Oprah Winfrey

Oprah Winfrey, 1954–, African-American television host, actress, and media magnate, b. Kosciusko, Miss., as Orpah Gail Winfrey, grad. Tennessee State Univ. (1976). She began her career as a Nashville radio reporter at age 17, worked in television news at 19, and moved (1976) to Baltimore to coanchor a news show. In 1977 she became cohost of a Baltimore morning chat show and in 1984 settled in Chicago to host another talk show. Her charm, easy manner, warmth, gift of gab, and unpretentious style earned the program an enthusiastic audience and soaring ratings. Soon the most popular local talk show, it was syndicated nationally in 1986, becoming the highest-rated such program, and ended only in 2011. Also a talented actress, Winfrey made her motion-picture debut in Steven Spielberg's The Color Purple (1985), and a variety of other movie and television roles followed.

Winfrey subsequently built a media empire. In 1988 she established Harpo Studios, a production company responsible for numerous telefilms and movies, e.g., Beloved (1998, in which she starred). In an effort to promote reading, she founded (1996) Oprah's Book Club, which recommended books to her talk-show viewers and has produced spectacular best sellers, making her a force in American publishing. In 1999 she established Oxygen Media, which produces women's programs on cable television and the Internet, and in 2000 she joined with the Hearst Corp. in creating O: The Oprah Magazine, a monthly women's lifestyle publication. In a joint venture with the Discovery channels, she launched her own network, OWN (the Oprah Winfrey Network), in 2011. One of the country's wealthiest women (her estimated worth in the early 2000s was well over $1 billion), Winfrey is also an active philanthropist with a particular interest in women's and children's issues and education.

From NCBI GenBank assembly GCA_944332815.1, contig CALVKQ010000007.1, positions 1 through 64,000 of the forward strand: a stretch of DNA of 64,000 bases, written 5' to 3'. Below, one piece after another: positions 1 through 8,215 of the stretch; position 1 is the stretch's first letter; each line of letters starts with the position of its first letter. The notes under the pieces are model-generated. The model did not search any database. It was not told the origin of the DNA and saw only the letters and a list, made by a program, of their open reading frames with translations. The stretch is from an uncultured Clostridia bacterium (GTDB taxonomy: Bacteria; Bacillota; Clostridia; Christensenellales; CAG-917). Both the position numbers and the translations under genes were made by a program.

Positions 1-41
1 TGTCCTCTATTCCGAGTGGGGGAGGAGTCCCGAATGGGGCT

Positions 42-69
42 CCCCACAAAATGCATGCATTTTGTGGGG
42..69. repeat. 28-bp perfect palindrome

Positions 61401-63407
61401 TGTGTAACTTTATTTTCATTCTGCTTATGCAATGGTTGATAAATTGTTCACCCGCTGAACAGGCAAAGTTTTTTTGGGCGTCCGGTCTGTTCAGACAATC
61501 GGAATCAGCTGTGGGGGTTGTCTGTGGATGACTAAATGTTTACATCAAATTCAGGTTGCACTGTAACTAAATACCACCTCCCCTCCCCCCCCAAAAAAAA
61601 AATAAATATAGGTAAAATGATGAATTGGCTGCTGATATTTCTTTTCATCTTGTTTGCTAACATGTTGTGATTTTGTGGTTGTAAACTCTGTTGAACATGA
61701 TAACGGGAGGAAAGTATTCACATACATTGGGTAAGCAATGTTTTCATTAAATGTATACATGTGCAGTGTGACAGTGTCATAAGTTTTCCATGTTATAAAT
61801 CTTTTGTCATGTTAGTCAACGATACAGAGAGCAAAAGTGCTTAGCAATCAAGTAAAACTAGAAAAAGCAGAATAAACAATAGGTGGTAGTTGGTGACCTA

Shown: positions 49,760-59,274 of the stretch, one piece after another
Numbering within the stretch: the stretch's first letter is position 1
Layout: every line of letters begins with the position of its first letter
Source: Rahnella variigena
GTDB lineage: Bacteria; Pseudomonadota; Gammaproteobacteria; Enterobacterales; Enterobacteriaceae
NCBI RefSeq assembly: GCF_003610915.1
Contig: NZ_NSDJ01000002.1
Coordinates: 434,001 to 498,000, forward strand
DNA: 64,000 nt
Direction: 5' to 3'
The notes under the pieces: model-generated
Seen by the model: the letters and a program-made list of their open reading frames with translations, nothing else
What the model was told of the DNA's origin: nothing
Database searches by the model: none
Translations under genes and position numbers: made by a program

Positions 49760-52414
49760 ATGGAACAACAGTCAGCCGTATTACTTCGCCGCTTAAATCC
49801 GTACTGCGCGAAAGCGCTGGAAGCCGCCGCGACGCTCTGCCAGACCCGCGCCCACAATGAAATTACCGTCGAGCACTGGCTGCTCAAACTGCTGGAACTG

See B. Adler, ed., The Uncommon Wisdom of Oprah Winfrey: A Portrait in Her Own Words (1997); biographies by H. S. Garson (2004) and K. Kelley (2010); study by E. Illouz (2003).

The Columbia Encyclopedia, 6th ed. Copyright© 2013, The Columbia University Press.

Selected full-text books and articles on this topic

Oprah Winfrey Speaks: Insight from the World's Most Influential Voice
Janet Lowe.
Wiley, 1998
Coming after Oprah: Cultural Fallout in the Age of the TV Talk Show
Vicki Abt; Leonard Mustazza.
Bowling Green State University Popular Press, 1997
When Oprah Intervenes: Political Correlates of Daytime Talk Show Viewing
Glynn, Caroll J.; Huge, Michael; Reineke, Jason B.; Hardy, Bruce w.; Shanahan, James.
Journal of Broadcasting & Electronic Media, Vol. 51, No. 2, June 2007
Historical Encyclopedia of American Women Entrepreneurs: 1776 to the Present
Jeannette M. Oppedisano.
Greenwood Press, 2000
Librarian’s tip: "Oprah Winfrey (1954-)" begins on p. 268
Performing "Truth": Black Speech Acts
Brown, Antonio.
African American Review, Vol. 36, No. 2, Summer 2002
Global America? The Cultural Consequences of Globalization
Ulrich Beck; Natan Sznaider; Rainer Winter.
Liverpool University Press, 2003
Librarian’s tip: Chap. 10 "From the Lisbon Disaster to Oprah Winfrey: Suffering as Identity in the Era of Globalization"
The Oprahization of America: Sympathetic Crime Talk and Leniency
Hill, John R.; Zillmann, Dolf.
Journal of Broadcasting & Electronic Media, Vol. 43, No. 1, Winter 1999
(Hetero)sexual Politics
Mary Maynard; June Purvis.
Taylor & Francis, 1995
Librarian’s tip: Chap. 6 "Hetero-Sensibilities on The Oprah Winfrey Show"
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